Safety

 

 

Electrical construction is dangerous work. Electrical contractors and workers must always adhere to safety best practices. Just what are those practices? The following articles, listed chronologically by date, document safety measures and practices that help ensure everyone gets home safely at the end of the work day. 

Every year, dozens of people are killed and many more are injured in accidents involving aerial lifts, including cranes, digger derricks, scissor lifts, and boom-­supported lifts, such as bucket trucks and cherry pickers.

Prescription opioid abuse has been a major health problem in the United States for the last 25 years and is now in the news almost daily.

It finally happened. You have been asked to provide a short training program for your company’s staff. Whether it is about electrical safety, the latest National Electrical Code or any one of an infinite number of topics, training has become more important than ever.

Construction workers often use energy drinks, such as Monster and Red Bull, for a quick pick-me-up. However, many people are unaware of the risks their consumption poses. Using these highly caffeinated and nutritionally deficient beverages can result in serious health complications.

More on Safety

 
Hazardous Chemicals

The Hazard Communication Standard (HazCom) continues to be one of the top 15 OSHA standards violated by electrical contractors. It was first developed to protect against the possibility of chemical-source injury or illness.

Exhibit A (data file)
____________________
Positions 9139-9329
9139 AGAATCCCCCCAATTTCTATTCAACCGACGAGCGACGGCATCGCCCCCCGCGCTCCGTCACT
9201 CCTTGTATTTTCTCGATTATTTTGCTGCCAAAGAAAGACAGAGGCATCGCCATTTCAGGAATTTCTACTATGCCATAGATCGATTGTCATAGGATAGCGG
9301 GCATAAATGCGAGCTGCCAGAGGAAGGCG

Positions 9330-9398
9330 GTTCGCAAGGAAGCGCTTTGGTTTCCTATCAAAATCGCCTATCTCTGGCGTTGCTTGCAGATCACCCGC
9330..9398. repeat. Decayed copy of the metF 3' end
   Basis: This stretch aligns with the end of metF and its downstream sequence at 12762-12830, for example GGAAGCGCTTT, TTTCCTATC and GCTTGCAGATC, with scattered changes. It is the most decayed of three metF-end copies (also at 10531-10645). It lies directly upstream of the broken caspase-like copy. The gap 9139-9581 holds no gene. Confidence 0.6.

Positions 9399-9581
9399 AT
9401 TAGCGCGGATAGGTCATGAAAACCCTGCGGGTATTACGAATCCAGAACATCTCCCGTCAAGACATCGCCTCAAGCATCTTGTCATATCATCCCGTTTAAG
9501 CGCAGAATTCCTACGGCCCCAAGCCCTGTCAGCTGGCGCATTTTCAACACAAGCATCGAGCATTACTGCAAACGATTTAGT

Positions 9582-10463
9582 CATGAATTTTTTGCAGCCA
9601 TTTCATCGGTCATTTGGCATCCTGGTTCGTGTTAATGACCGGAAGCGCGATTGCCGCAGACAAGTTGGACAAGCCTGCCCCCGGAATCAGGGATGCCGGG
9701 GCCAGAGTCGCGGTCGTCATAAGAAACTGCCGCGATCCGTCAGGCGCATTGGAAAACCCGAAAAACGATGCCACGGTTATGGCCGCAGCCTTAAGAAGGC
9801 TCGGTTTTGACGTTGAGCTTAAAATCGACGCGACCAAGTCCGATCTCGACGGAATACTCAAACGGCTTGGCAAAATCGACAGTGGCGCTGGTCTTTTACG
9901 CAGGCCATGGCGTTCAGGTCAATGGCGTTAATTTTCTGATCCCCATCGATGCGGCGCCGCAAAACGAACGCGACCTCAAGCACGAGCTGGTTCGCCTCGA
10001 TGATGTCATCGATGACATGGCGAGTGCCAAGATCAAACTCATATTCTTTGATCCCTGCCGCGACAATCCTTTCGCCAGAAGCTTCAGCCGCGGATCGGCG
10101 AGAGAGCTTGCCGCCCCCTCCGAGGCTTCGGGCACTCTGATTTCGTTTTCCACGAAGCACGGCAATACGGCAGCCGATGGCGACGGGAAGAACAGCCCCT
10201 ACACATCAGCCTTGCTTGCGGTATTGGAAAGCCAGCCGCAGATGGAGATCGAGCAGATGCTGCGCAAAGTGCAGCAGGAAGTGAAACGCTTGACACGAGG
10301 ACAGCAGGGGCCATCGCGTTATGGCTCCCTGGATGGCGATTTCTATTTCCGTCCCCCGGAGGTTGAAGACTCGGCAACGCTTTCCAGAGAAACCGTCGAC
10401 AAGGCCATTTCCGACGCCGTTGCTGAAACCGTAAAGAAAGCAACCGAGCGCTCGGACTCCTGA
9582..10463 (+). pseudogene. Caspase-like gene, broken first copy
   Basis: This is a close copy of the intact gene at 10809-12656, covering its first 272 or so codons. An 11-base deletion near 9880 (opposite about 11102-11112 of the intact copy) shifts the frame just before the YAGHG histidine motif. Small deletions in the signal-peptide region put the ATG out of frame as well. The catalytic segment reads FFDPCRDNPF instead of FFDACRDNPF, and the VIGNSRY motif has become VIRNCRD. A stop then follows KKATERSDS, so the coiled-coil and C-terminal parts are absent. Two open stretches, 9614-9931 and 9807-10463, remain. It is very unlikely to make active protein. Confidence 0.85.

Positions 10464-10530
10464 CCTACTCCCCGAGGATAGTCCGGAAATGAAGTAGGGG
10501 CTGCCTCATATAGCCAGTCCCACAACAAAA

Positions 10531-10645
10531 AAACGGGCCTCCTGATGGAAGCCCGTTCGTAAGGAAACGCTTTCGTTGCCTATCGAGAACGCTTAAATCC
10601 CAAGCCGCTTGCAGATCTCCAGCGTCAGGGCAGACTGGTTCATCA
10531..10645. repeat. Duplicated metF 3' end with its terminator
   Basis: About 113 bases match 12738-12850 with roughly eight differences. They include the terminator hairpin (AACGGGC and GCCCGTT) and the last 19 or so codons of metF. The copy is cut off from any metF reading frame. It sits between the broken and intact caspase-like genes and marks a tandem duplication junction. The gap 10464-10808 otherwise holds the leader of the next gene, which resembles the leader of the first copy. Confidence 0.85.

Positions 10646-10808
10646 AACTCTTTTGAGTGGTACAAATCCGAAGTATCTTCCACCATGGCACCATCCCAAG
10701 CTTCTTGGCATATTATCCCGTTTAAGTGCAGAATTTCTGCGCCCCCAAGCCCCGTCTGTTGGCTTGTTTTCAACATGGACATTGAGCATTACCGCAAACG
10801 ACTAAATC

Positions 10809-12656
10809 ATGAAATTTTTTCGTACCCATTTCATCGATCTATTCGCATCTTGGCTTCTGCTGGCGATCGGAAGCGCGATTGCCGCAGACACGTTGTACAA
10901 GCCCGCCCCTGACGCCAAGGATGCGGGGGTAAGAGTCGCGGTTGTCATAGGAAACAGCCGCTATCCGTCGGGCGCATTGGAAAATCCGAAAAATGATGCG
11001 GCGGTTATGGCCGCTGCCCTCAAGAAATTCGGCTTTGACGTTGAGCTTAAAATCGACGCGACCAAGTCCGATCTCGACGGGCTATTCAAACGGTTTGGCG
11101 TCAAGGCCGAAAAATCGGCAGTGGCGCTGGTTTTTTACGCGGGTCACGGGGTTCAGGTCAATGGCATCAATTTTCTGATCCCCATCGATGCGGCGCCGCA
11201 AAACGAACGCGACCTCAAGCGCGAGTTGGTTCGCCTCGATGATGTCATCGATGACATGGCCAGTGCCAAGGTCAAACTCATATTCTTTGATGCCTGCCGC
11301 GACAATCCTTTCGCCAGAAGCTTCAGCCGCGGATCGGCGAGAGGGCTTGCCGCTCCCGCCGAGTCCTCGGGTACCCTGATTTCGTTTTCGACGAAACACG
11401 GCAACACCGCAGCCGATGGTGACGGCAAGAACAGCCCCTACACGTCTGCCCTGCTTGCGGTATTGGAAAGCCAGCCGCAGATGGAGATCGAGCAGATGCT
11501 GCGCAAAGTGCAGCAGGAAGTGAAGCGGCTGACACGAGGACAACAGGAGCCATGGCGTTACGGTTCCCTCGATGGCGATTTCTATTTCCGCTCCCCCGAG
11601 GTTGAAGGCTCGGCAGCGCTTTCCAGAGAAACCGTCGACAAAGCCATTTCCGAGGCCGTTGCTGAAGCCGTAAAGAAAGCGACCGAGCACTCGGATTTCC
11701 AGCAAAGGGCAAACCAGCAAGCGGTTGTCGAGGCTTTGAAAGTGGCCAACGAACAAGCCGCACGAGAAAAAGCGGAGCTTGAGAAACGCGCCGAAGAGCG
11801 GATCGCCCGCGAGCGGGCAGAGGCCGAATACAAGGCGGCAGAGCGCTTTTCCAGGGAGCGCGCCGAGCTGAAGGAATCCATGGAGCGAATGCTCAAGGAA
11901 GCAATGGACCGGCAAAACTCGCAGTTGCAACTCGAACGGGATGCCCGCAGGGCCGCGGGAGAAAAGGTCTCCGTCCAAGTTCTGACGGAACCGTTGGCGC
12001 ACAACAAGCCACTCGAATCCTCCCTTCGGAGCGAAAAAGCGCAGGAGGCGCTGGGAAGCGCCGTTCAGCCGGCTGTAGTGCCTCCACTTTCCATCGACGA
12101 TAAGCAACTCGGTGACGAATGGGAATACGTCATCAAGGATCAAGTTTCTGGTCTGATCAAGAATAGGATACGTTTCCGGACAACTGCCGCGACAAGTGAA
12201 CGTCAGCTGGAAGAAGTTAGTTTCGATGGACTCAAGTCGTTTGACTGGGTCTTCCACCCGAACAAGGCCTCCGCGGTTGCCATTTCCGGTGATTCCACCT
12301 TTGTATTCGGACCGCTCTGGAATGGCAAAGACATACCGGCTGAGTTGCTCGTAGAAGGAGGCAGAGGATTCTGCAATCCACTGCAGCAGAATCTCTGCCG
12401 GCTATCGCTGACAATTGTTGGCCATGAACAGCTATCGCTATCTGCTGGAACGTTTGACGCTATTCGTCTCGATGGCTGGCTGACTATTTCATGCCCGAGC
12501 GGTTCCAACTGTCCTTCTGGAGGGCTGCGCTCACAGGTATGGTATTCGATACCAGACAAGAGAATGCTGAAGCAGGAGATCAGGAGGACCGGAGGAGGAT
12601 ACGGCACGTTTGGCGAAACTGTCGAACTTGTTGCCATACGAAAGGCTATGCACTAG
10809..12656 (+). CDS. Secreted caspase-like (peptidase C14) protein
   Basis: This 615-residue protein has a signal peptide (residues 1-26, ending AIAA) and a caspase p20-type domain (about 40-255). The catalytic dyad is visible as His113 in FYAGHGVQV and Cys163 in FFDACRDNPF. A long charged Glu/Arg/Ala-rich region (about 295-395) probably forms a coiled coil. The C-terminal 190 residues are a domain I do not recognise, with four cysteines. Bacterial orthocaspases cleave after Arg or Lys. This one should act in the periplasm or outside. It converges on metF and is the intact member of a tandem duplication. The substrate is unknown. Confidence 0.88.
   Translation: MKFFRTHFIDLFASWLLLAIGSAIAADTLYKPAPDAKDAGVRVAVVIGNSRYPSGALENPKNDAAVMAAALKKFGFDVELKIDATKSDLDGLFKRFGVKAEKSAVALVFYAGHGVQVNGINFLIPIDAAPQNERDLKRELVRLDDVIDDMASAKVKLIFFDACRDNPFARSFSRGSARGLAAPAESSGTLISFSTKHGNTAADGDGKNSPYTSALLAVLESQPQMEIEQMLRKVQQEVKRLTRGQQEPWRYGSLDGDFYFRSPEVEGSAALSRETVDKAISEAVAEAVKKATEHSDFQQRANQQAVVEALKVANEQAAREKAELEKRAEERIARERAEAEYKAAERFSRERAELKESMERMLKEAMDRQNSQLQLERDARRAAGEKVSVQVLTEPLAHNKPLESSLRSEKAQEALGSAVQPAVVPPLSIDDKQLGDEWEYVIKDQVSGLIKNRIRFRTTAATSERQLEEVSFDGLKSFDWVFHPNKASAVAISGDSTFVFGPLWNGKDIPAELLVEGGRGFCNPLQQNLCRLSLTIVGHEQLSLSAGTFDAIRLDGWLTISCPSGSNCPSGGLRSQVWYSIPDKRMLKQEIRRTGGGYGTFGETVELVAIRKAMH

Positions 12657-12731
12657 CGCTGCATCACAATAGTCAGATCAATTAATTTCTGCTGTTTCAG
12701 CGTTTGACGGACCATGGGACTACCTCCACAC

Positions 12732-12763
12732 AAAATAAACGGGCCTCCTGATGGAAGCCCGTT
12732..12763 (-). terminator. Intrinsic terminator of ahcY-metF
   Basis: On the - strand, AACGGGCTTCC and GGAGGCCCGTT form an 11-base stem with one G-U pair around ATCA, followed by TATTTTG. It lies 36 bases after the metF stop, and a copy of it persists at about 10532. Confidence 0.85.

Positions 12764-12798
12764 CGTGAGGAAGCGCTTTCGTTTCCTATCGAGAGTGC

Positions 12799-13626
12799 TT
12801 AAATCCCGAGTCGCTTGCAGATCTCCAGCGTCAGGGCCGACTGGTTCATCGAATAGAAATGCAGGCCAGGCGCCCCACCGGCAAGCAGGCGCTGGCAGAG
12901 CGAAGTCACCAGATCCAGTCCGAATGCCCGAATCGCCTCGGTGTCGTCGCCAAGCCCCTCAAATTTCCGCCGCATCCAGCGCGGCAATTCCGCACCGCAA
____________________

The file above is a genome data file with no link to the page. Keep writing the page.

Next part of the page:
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OSHA Steps up 70E Training

Ken Mastrullo is having a busy year. Between February and June 2005, the NFPA 70E senior electrical specialist traveled to 15 different sites in the United States and Canada to educate groups about the standard that is defining electrical safety.


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A Contractors Dream

Nonmetallic-sheathed (NM) cable with less pulling resistance? Self-healing aluminum cables? Cable that burns with limited smoke? Cable is not just cable anymore. If you are like me, you grumble when things go awry.


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Fatal Electrocutions

The following series of fatalities was studied by the National Institute of Occupational Safety and Health (NIOSH). Each involves contact with energized lines or equipment. In every case, NIOSH came to the same conclusion. After reading them, you can compare your thoughts to that conclusion.


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Tool Abuse and Misuse

The tools electricians use every day pose the risk of injury-ranging from banging a thumb with a hammer to serious accidents with power tools. And when projects require working near live conductors or circuit parts, using the wrong tool or making a simple mistake can have fatal results.


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OSHA Update: What to expect from OSHA in 2005

Periodically, it is a good idea to take a look at the Occupational Safety and Health Administration's (OSHA) activities and their plans for the future. This is particularly true following a presidential election.


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Concrete-Encased Electrodes, Soldering Connections and More

Derating of conductors Q: One of my residential wiring jobs was turned down because I did not derate four two-wire-with-ground NM-B cables where they pass through a single hole in an upper wood plate.


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